Creator history: The primary creators and accumulators of the records are Mary Allen Fairfax (née Cook), other members of the Fairfax, Cook, and Owner families, and Louis R. Stockstill. The documents’ functions include activities such as interacting with family, friends, government agents, and work associates, bill paying, writing for pleasure and work, researching family history, and accumulating and sharing knowledge. Records history: Presumably the Fairfax family maintained the records from 1823-1941 in Washington DC. The largest portion of the Fairfax papers, letters from Mary Fairfax to her cousin Rachel Davis in New Jersey, were returned to Fairfax following Davis's death in 1867. Most likely the records remained in DC until the early 1960s. In 1941, Mary Fineran purchased the home at 235 2nd Street SE from the Fairfax estate and found the records in the house.

In several newspaper articles, Fineran recounts her neighborly relationship with Mary Fairfax’s daughters and describes the records as containing numerous writings related to the Civil War, mementos, letters, daguerreotypes, and a signed photograph of Robert E. Lee. (The Evening Star March 11, 1956, p. D-10 and June 25, 1960, p. 4) The current collection contains few writings by Mary Fairfax, no daguerreotypes, and no image of Lee. Circa 1961, in preparation for construction of the Library of Congress Madison building, the Federal government condemned several blocks of businesses and homes including 235 2nd Street SE. Mary Fineran moved to 415 First Street SE. In 1962, she gave the family papers to her Capitol Hill neighbor and friend Louis Stockstill.

In the mid-1960s, Stockstill researched Mary and her extended family at the National Archives and Library of Congress for a planned publication of Mary Fairfax’s letters. Stockstill transcribed the letters Fairfax wrote to Davis and other family members. These research materials include transcriptions and copies of government documents. From 1963-2001, Stockstill occasionally wrote to staff of the Huntington Library detailing his ideas for a partnership to publish a monograph and to subsequently donate the Fairfax papers. Sometime in the 1970s, Louis and his wife Oneta moved to Indialantic, Florida.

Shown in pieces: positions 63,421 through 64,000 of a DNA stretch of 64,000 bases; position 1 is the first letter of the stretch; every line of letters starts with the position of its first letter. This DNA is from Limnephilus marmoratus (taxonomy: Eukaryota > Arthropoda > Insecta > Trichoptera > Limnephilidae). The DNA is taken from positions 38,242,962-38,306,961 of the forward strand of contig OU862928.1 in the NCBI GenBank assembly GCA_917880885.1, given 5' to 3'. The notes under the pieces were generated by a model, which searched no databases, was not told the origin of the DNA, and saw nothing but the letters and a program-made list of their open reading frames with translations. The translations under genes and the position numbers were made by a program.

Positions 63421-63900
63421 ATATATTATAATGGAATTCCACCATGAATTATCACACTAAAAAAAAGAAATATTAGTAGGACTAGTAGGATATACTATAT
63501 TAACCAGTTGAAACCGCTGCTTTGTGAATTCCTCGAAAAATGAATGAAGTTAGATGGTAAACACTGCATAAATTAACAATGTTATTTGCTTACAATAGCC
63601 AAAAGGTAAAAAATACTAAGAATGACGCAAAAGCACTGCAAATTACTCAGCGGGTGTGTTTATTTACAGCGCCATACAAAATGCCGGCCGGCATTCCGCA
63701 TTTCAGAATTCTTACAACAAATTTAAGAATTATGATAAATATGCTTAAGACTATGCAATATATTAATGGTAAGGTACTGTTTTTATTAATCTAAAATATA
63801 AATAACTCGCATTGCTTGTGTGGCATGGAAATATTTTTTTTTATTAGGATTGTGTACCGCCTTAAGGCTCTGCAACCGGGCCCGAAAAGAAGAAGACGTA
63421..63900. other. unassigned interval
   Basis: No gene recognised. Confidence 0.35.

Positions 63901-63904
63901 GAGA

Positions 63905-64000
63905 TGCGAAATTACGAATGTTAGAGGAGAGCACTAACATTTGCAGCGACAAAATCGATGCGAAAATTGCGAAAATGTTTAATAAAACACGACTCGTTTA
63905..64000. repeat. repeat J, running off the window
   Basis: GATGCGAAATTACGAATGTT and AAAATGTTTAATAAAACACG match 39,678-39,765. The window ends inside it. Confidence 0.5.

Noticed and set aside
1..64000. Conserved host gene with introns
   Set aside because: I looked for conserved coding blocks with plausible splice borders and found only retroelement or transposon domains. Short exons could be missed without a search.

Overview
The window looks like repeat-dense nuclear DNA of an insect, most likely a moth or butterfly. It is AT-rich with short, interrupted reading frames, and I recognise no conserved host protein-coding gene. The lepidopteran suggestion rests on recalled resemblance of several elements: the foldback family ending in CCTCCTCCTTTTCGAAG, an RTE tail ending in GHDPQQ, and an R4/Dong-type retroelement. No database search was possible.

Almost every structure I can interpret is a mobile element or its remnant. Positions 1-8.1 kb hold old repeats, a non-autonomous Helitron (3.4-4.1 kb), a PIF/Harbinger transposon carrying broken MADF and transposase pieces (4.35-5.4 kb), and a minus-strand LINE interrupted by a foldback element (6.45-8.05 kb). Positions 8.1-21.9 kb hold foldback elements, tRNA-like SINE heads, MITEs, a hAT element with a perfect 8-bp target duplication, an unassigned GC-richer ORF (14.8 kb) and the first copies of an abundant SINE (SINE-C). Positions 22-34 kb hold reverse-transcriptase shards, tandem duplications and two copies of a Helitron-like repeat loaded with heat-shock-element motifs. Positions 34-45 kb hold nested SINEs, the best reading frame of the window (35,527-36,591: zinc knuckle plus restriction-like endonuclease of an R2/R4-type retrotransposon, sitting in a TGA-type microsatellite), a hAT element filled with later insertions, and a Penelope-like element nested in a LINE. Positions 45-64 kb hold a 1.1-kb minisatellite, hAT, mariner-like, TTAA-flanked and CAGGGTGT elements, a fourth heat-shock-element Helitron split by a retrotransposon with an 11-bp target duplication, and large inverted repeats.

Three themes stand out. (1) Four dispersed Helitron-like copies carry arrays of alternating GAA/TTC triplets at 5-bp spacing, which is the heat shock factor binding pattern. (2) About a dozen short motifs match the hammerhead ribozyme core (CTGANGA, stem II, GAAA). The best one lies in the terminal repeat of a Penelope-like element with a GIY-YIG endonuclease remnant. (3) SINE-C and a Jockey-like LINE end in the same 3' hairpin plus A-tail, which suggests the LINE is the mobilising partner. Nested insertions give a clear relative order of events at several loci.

In 2004, Louis Stockstill died and sometime before 2018 the records moved to Tulsa, Oklahoma perhaps with Oneta Stockstill who died in Tulsa in 2010. The final owner before donation to GW was Jan Lee, Louis Stockstill’s niece.

Custodial history: A local Tulsa historian and Jan Lee’s neighbor suggested she donate these records to a repository. On her behalf, the historian contacted staff at the New York Public Library for help locating an appropriate repository. Since the Fairfax records detailed a Washington DC family and Louis Stockstill was a GW graduate and instructor, the NYPL contacted GW Special Collections. Special Collections staff spoke with Lee and on September 4, 2018, she donated a collection containing the Fairfax family records, the research materials created by Louis Stockstill, and Louis Stockstill personal materials. These records, maintained as one united collection, were processed in 2019.

Immediate Source of Acquisition

Gift of Janet L. Lee, 2018 August 17 (Acc 2018.033)



Guide to The Mary Fairfax family papers and Louis R. Stockstill papers, 1823-2004
Special Collections Research Center, The George Washington University
Description rules
Describing Archives: A Content Standard
Language of description
Script of description
Language of description note
Finding aid written in English

Repository Details

Part of the Special Collections Research Center, The George Washington University Repository

2130 H Street NW
Washington 20052 United States of America